During the acute phase of illness, whole blood can be tested by polymerase chain reaction (PCR). This method is highly sensitive early on but quickly loses sensitivity following appropriate administration of antibiotics. Also, a negative result does not rule out the diagnosis, as intermittent levels of bacteraemia can produce false negative results. During the first week of illness, a microscopic examination of blood smears may reveal morulae of Anaplasma in the cytoplasm of the white blood cells but only in up to 20% of patients. Enzyme immunoassay (EIA) tests are available from some commercial laboratories. However, EIA tests are qualitative rather than quantitative, meaning they only provide a positive/negative result, and are less useful to measure changes in antibody titres between paired specimens. Identification through culture isolation is not routinely available and routine hospital blood cultures cannot detect A. phagocytophilum.


6. Management and treatment


Prophylaxis is not recommended after a tick bite, even in endemic regions. The drug of choice for HGA in adults as well as in children (including those younger than 8 years of age) is doxycycline and should be instituted on clinical suspicion alone. Therapy is most effective when started early in the disease course. Doxycycline is highly efficacious, and post therapeutic relapses have not been reported. There is generally a rapid response to treatment with a marked clinical improvement within 24 to 72 hours. A possible alternative for patients with a doxycycline allergy or with mild disease during pregnancy is rifampicin. Other antibiotics, such as quinolones, cephalosporins, penicillins, and macrolides, are ineffective (St Clair and Decker, 2012; Bakken and Dumler, 2015; Dumler and Walker, 2015), and the use of sulfa drugs during acute illness may worsen the severity of infection.


7. Key areas of uncertainty

Areas for further research include more detailed epidemiological and ecological understanding of the bacteria and its tick vectors in Europe, in particular regarding their spread.  


8. References


Bakken JS and Dumler JS. Human Granulocytic Anaplasmosis. Infectious disease clinics of North America, 2015, 29(2): 341-355.

Bakken J S and Dumler JS. Clinical Diagnosis and Treatment of Human Granulocytotropic Anaplasmosis. Annals of the New York Academy of Sciences, 2006, 1078: 236–247. doi:10.1196/annals.1374.042

Christova I, Schoul, L, van de Pol I, Park J, Panayotov S et al. High prevalence of granulocytic ehrlichiae and Borrelia burgdorferi sensu lato in Ixodes ricinus ticks from Bulgaria. Journal of clinical microbiology, 2001, 39(11): 4172-4174.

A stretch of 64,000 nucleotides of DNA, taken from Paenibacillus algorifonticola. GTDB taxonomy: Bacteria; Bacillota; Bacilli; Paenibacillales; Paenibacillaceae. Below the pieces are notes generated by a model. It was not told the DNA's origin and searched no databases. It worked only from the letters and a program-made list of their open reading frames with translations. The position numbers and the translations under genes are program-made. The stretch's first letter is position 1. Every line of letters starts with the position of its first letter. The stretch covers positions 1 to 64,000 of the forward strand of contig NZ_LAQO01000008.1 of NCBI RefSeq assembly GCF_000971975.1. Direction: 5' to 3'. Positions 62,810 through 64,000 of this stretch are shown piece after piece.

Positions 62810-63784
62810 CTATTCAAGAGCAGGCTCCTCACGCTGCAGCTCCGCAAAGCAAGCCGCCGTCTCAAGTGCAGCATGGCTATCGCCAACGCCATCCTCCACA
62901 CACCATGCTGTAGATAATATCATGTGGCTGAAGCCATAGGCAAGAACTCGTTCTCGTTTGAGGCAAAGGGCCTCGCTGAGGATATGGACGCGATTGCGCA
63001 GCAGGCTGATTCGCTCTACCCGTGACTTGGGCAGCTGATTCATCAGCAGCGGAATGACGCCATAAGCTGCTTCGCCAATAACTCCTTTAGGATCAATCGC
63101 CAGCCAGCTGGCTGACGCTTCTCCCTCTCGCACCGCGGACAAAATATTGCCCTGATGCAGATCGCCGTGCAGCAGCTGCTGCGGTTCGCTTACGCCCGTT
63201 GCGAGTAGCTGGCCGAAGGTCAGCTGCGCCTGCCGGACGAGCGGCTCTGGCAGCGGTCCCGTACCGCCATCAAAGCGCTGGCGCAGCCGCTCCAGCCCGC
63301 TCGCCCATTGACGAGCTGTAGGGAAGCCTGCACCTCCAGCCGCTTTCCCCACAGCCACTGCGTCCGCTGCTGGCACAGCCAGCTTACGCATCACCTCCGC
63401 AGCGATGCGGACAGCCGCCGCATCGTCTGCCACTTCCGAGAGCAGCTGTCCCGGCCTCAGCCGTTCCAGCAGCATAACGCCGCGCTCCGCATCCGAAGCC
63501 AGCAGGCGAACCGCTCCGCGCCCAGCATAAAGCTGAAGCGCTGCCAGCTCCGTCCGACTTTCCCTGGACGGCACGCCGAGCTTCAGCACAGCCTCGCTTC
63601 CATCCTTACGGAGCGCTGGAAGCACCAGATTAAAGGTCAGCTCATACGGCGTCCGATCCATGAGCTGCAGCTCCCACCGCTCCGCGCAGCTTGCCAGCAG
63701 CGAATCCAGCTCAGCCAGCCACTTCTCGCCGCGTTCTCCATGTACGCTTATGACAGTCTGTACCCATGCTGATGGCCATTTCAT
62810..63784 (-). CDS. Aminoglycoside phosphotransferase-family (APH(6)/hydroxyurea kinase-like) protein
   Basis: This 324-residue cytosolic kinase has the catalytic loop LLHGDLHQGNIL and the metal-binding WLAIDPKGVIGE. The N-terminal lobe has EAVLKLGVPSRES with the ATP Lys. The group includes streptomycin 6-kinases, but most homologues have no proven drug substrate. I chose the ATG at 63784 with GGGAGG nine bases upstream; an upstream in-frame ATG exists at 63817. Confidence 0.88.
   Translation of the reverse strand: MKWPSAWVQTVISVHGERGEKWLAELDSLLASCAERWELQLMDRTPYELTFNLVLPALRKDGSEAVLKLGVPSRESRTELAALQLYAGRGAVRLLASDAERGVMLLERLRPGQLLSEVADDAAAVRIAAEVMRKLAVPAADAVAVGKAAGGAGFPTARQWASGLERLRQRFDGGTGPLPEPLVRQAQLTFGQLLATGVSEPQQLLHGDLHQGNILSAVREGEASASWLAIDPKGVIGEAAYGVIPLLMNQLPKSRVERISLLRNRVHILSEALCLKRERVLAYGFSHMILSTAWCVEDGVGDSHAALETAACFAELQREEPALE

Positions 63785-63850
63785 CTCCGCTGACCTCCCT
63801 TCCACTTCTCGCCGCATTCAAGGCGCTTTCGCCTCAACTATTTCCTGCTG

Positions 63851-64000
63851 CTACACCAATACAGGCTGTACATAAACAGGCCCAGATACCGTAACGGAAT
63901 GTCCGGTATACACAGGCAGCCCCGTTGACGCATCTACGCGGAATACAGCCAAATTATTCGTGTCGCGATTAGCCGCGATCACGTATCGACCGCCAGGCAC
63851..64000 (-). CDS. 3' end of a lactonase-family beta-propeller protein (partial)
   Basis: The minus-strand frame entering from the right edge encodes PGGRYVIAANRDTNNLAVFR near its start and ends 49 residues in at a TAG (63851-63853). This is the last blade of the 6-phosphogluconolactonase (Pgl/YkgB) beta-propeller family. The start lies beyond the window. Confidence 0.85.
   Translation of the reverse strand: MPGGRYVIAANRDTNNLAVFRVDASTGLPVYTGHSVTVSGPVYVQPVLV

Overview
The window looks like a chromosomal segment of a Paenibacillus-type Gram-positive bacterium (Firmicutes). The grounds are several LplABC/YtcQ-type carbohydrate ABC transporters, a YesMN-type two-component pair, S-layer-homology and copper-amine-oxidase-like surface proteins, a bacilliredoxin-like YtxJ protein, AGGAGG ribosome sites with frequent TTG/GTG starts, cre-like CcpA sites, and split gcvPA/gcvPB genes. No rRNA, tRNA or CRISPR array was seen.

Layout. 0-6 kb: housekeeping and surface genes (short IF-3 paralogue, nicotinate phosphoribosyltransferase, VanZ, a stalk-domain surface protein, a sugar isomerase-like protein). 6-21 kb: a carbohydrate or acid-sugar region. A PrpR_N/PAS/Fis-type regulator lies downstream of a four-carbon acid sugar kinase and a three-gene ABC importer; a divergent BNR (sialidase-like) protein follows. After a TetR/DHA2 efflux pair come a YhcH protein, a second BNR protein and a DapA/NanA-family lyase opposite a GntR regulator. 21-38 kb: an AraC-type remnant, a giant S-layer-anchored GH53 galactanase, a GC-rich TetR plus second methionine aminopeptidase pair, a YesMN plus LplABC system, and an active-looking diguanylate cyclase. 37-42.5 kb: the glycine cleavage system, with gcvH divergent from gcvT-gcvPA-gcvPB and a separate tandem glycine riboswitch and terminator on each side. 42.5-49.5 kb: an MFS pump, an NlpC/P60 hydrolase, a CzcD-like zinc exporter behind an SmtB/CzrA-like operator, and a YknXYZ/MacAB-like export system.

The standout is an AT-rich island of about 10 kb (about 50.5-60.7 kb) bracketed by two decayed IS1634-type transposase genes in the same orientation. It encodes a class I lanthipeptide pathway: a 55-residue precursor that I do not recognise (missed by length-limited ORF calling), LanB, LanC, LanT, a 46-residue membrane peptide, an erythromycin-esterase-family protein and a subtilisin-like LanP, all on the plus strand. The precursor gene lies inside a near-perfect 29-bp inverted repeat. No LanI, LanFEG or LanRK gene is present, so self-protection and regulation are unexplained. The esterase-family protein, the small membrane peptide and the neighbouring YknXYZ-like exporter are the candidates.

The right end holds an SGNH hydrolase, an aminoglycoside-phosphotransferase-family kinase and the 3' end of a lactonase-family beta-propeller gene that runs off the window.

Dumler JS and Walker DH. Ehrlichia chaffeensis (Human Monocytotropic Ehrlichiosis), Anaplasma phagocytophilum (Human Granulocytotropic Anaplasmosis), and Other Anaplasmatacea. In: Mandell, Douglas, and Bennett's Principles and Practice of Infectious Diseases: 8th Edition, 2015, Elsevier Saunders, Philadelphia, USA, pp 2227–223.

Egyed L, Élő P, Sréter-Lancz Z, Széll Z, Balogh Z and Sréter T. Seasonal activity and tick-borne pathogen infection rates of Ixodes ricinus ticks in Hungary. Ticks and tick-borne diseases 2012, 3(2), 90-94.

Matei IA, Kalmár Z, Magdaş C, Magdaş V, Toriay H et al. (2015). Anaplasma phagocytophilum in questing Ixodes ricinus ticks from Romania. Ticks and tick-borne diseases 2015, 6(3): 408-413.

Medlock JM, Hansford KM, Bormane A, Derdakova M, Estrada-Peña A et al.  Driving forces for changes in geographical distribution of Ixodes ricinus ticks in Europe. Parasites and Vectors 2013, 6(1): 1-11.

Silaghi C, Skuballa J, Thiel C, Pfister K, Petney T et al. . The European hedgehog (Erinaceus europaeus)–a suitable reservoir for variants of Anaplasma phagocytophilum?. Ticks and tick-borne diseases 2012, 3(1): 49-54.

St Clair K, Decker CF. Ehrlichioses: anaplasmosis and human ehrlichiosis. Dis Mon. 2012, 58(6):346-54.

Stuen, S.  Anaplasma phagocytophilum-the most widespread tick-borne infection in animals in Europe. Veterinary research communications 2007, 31(1): 79-84.

Stuen S, GranquistEG, and Silaghi C.  Anaplasma phagocytophilum—a widespread multi-host pathogen with highly adaptive strategies. The biology and ecology of ticks shape the potential for the transmission of zoonotic pathogens., 2015: 39.